No surprise. As states and cities find they are collecting fewer taxes, they are looking for more money in new taxes. New York is considering an 18 percent tax on soft drinks. California just reached a new tax and spending cut deal. Pennsylvania, Connecticut and Illinois, among others, face raising taxes or new taxes.

It will be tough for some to turn back the tax charge. But, thanks in part of the Security Industry Association (SIA); the Virginia legislature did just that, turning back a proposed new tax on alarm systems.

The state General Assembly had considered a bill (SB 1006 from Sen. Frederick Quayle, R-13th District) that would have required alarm monitoring companies to collect a fee of $2 on each system that they track, with the revenues to be deposited into the state’s Line of Duty Death and Health Benefits Trust Fund. The measure passed the Senate on Feb. 9 but was allowed to die in a subcommittee of the House of Delegates Appropriations Committee just days ago.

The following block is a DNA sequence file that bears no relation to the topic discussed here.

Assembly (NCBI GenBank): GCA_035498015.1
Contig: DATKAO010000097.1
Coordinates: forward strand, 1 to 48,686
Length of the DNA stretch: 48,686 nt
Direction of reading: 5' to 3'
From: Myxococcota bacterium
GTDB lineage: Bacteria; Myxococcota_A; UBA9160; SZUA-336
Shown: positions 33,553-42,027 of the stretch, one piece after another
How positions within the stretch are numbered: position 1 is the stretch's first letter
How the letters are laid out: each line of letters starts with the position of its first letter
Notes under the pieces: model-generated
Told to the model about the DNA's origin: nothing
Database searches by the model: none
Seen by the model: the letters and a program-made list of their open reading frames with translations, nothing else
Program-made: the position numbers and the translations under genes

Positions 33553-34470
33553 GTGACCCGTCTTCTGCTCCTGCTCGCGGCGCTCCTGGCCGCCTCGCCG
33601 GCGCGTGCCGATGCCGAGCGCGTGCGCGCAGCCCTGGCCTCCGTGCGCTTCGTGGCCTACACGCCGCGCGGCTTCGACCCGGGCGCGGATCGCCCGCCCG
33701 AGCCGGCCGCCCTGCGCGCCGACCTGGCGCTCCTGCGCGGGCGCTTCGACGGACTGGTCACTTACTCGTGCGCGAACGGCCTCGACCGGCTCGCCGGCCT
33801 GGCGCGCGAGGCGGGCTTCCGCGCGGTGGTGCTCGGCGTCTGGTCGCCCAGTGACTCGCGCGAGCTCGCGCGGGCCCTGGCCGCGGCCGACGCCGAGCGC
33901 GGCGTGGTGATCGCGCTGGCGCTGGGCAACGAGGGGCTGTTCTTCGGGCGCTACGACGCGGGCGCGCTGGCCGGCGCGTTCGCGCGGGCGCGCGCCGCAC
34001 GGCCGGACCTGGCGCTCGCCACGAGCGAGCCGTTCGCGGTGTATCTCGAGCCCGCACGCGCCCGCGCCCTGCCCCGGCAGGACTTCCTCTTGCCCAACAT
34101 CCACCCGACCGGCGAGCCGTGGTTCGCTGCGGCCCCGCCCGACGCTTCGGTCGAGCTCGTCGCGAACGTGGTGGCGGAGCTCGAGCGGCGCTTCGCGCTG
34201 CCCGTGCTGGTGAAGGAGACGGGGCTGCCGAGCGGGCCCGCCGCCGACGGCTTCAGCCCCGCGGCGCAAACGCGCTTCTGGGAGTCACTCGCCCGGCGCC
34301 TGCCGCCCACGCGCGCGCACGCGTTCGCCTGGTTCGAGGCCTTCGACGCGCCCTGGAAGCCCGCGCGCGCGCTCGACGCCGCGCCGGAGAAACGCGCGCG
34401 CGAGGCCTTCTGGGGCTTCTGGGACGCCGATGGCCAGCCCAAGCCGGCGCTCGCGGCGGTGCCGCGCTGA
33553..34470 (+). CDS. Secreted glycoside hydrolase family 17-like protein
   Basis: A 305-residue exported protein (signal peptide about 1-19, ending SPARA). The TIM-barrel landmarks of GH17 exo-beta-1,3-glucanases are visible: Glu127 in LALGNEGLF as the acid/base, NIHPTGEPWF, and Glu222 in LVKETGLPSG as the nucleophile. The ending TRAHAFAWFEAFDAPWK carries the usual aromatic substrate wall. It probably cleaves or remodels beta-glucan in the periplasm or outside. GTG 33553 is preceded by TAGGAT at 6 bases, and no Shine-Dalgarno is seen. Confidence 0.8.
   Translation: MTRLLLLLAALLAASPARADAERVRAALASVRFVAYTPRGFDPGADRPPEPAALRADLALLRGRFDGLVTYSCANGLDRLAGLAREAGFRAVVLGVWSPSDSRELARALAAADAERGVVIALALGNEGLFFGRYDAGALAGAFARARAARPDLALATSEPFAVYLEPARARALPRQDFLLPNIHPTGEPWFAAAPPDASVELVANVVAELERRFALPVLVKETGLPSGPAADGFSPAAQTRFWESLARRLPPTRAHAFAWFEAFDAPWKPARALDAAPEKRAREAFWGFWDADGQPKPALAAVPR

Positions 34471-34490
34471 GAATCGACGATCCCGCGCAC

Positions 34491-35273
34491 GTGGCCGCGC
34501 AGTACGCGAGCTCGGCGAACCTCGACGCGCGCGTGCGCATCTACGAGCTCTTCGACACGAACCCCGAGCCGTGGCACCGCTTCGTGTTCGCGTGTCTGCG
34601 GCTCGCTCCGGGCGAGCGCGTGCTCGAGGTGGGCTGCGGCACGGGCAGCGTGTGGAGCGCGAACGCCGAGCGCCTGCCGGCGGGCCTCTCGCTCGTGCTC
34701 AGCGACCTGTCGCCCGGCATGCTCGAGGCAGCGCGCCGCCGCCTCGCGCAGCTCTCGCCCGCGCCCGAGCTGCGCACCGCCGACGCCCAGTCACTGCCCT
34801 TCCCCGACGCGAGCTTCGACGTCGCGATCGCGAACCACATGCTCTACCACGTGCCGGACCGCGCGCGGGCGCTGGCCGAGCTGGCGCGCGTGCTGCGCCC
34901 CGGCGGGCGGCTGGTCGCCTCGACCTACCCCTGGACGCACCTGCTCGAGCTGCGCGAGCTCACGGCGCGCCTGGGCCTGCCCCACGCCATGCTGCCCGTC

SIA strongly opposed the bill, arguing that it would unfairly single out the alarm monitoring industry and require monitoring companies to become state tax collectors. SIA Director of Government Relations Don Erickson, and a Security Magazine columnist, testified before the Senate Finance Committee and met with several senators and delegates to urge them to find an alternate source of money for the trust fund.

 “This bill would have forced an expensive new burden onto alarm monitoring companies while making security less affordable for Virginia’s residents and businesses,” Erickson said. “Imposing new, unreasonable taxes makes little sense during these trying economic times. We are proud to have helped to stop this misguided proposal.”